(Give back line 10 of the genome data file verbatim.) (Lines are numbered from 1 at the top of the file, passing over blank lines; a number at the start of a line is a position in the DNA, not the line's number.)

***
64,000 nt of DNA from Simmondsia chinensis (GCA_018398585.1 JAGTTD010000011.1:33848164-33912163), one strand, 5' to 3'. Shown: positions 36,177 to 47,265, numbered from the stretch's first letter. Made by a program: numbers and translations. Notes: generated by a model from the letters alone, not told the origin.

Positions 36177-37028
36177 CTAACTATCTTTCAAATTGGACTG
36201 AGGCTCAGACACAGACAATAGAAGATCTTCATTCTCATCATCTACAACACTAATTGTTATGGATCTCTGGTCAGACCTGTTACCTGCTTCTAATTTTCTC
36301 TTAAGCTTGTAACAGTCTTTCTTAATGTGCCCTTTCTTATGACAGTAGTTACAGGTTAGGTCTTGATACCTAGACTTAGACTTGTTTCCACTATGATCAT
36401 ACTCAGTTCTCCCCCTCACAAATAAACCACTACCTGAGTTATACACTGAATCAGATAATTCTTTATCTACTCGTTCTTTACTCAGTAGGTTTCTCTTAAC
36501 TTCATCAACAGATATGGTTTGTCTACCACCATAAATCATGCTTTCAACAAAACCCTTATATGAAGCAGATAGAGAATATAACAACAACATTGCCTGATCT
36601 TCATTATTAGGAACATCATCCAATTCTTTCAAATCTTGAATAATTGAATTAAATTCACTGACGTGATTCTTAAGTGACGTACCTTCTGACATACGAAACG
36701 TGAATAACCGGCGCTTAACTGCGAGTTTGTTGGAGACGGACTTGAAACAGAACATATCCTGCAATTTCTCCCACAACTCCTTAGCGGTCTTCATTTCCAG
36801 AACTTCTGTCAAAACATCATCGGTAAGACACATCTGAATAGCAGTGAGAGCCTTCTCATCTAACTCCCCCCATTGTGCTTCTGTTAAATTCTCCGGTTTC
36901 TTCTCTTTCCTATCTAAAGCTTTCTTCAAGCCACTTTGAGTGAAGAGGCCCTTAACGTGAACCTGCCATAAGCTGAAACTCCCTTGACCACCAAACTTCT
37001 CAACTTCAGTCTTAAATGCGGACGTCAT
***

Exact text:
36801 AACTTCTGTCAAAACATCATCGGTAAGACACATCTGAATAGCAGTGAGAGCCTTCTCATCTAACTCCCCCCATTGTGCTTCTGTTAAATTCTCCGGTTTC